The Great Sea A Human History of the Mediterranean summary ✓ eBook ePUB or Kindle PDF

summary ✓ eBook, ePUB or Kindle PDF ✓ David Abulafia

The Great Sea A Human History of the MediterraneanE Great MOBI #234 der unvergleichlichen Geschichte eines Dialog verschiedener Kulturen Identitäten Politiken Wissenschaften Handel und Religionen entlang der Küsten des Gewässers für das die Römer noch den einen allbezeichnenden Namen hatten Mare Nostrum Abulafia schlägt einen Bogen durch Raum und Zeit und zeigt wie das Mittelmeer zu eben jenem kraftvollen Ort wurde an dem sich die Geschichte der Menschheit auf einzigartige Weise widerspiegelt Ein aufsehenerregendes Werk mit einem reichen Farbbildteil»Eine gelehrte Geschichte der Menschheit erzählt anhand des Mittelmeeres – packend welthaltig blu. view spoiler Bettie's Books hide spoiler

summary The Great Sea A Human History of the Mediterranean

The Great Sea A Human History of the Mediterranean summary ✓ eBook, ePUB or Kindle PDF Í ➞ [Epub] ❥ The Great Sea A Human History of the Mediterranean By David Abulafia ➨ – Gwairsoft.co.uk Die Geschichte des Mittelmeeres ist die Geschichte unserer ZivilisationDas gTig lustvoll die durch Great Sea A PDFEPUB #235 ihre Gelehrtheit Begeisterung und Bereitschaft zu Staunen Great Sea A Human History MOBI #234 besticht« Simon Sebag Montefiore Autor von ›Jerusalem‹»Dieses Buch wird für lange Zeit konkurenzlos sein«Literary Review»Dieses Buch ist ein Meilenstein«The Independent»Die vielfältige ualität von Abulafias Wissen ist fast unheimlich«Observer»Dieses epische hervorragend zu lesende und gelehrte Werk über die Geburtsstätte des Westens – das Mittelmeer – ist der Kandidat für das Geschichtsbuch des Jahres Abulafia übertrumpft sie alle«Sunday Times. ‘For over three thousand years the Mediterranean Sea has been one of the great centres of world civilisation’This book the cover tells me ‘is the first complete history of the Mediterranean from the erection of the mysterious temples on Malta around 3500 BC to the recent invention of the Mediterranean’s shores as a tourist destination’ I was immediately fascinated how does a history of a sea read People interact with the sea in a number of ways but they don’t live on it What facts become important which aspects of human civilisation will feature and whyDavid Abulafia is professor of Mediterranean history at Cambridge and in this book he sets out the presence of the people who have lived around the Mediterranean from around 22000 BC to 2010 AD This is a history of the people who ‘dipped their toes in the sea and best of all took journeys across it’ The book is divided into five chronological sectionsThe First Mediterranean 22000 BC – 1000 BCThe Second Mediterranean 1000 BC 600 ADThe Third Mediterranean 600 AD – 1350 ADThe Fourth Mediterranean 1350 AD – 1830 ADThe Fifth Mediterranean 1830 AD – 2010 ADEach section of the book opens and closes a period of the sea’s history during which trade cultural exchanges and empires act as unifiers before the process stops or reverses Some of those significant events include the collapse of the Roman Empire the impact of the Black Death and recently the building of the Suez Canal‘The history of the Mediterranean has been presented in this book as a series of phases in which the sea was to a greater or lesser extent integrated into a single economic and even political area With the coming of the Fifth Mediterranean the whole character of this process changed The Mediterranean became the great artery through which goods warships migrants and other travellers reached the Indian Ocean from the Atlantic’There’s a wealth of information here about the great port cities including Alexandria Salonika and Trieste; about the space of the Mediterranean from Jaffa in the east to Gibraltar in the west from Venice in the north to Alexandria in the south As part of the narrative Professor Abulafia includes information about people whose lives illuminate the developments he is describing a diversity of ethnic linguistic political and religious influences We meet the Venetian merchant Romano Mairano and the Arab traveller Ibn Jubayr We read too of Shabbetai Zevi described as a deluded Messiah in 17th century SmyrnaOf most interest to me was the role of the Mediterranean in trade The merchant is a critical figure The Phoenicians spread the alphabet across the Mediterranean how else can merchants create the records they need The merchants carry essentials such as grain and salt but they also carry ideas plagues and religions across the sea Not all interactions are peaceful and different people including members of minorities make different contributions across culture and creed I would have to read the book at least once to fully appreciate Professor Abulafia’s coverage while the book is easy to read there is a huge amount of information to read and absorb There is a map included in each chapter which I found very helpful in placing the narrativeThis is an amazing book and well worth reading by anyone with an interest in the history of the Mediterranean Sea‘Rather than searching for unity we should note diversity’Jennifer Cameron Smith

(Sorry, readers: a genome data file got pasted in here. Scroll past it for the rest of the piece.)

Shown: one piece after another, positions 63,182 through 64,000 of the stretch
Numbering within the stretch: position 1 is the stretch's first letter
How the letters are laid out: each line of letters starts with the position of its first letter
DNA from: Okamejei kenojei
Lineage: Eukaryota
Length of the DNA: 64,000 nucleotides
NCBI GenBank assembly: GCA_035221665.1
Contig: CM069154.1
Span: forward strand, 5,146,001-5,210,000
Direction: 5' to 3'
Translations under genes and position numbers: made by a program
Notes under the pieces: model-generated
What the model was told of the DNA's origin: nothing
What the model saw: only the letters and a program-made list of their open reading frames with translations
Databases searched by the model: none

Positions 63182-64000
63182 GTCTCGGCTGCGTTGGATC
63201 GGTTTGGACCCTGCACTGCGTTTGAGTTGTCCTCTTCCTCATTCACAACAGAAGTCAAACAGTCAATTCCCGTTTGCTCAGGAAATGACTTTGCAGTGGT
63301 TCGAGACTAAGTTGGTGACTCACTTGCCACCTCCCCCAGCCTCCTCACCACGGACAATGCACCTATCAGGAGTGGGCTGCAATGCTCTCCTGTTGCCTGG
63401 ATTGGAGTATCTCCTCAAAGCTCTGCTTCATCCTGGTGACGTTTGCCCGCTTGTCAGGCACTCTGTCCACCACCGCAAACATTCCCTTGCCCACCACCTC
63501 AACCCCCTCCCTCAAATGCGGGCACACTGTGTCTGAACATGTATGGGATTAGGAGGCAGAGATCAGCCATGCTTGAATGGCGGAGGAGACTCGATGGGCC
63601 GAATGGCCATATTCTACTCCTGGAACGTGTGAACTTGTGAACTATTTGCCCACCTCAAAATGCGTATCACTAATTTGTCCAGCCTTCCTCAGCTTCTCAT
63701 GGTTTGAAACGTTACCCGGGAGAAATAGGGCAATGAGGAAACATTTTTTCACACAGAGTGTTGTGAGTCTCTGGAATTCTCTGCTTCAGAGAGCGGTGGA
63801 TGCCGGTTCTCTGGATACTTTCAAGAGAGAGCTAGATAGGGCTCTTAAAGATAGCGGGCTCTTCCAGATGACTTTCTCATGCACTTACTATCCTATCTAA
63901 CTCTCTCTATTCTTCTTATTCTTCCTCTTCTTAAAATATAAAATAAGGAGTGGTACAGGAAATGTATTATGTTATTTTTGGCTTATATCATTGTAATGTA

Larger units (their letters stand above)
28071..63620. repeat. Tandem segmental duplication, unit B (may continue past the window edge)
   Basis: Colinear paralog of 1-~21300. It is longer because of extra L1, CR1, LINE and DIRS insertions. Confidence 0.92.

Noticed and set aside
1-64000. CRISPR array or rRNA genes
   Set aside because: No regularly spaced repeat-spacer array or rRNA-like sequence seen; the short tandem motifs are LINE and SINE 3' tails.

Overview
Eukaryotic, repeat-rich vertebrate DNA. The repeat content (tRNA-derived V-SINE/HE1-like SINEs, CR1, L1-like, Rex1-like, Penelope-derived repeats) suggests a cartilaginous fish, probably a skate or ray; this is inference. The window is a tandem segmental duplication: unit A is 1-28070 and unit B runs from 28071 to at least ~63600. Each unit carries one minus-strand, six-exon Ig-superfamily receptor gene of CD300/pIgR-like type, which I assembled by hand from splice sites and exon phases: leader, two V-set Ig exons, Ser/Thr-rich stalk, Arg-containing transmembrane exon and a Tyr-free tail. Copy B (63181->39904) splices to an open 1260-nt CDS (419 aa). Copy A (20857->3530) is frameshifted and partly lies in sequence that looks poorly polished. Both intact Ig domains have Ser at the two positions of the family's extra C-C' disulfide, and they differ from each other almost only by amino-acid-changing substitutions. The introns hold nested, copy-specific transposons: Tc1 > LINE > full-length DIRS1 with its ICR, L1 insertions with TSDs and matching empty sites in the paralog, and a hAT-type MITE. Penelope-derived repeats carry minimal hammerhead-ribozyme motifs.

David Abulafia ✓ 8 read

Die Geschichte des Mittelmeeres Sea A PDF #8608 ist die Geschichte unserer ZivilisationDas großartige opulente Werk zur Geschichte des Mittelmeers seit mehr als Jahren ist das Mittelmeer eines der Zentren der zivilisierten Welt An seiner geographischen Achse entscheiden sich bereits zu Zeiten Trojas politische und kulturelle Neuerungen die von weltpolitischer Bedeutung sind Von hier aus werden neue Reiche erobert Grenzen verschoben Weltanschauungen durchgesetzt Irrfahrten begangen es gab Schrecken Kriege Fehden Erstürmungen und Tragödien Aber es existiert ebenso die andere Seite und diese besteht aus Th. A gorgeous mosaic that pleads for the diversity and cultural exchange to which the shores of an inner sea lend themselves so well As one of the prominent anti Brexit historians Abulafia knows how to argue against the mythology of the nation stateThe only danger of 5000 years of Braudel with the wars kings restored into the economy Getting lost amidst the marbles For example some of the Byzantine interests of the Italian merchant republics in the Ottoman era aren't clear within the space of a few pages and the cultures of the Jews from Spain to the Levant could easily fill all of it by themselves just as easy as WWII or the Minoan civilisation Cultures of the Jews A New History by David Biale The Path to Victory The Mediterranean Theater in World War II by Douglas Porch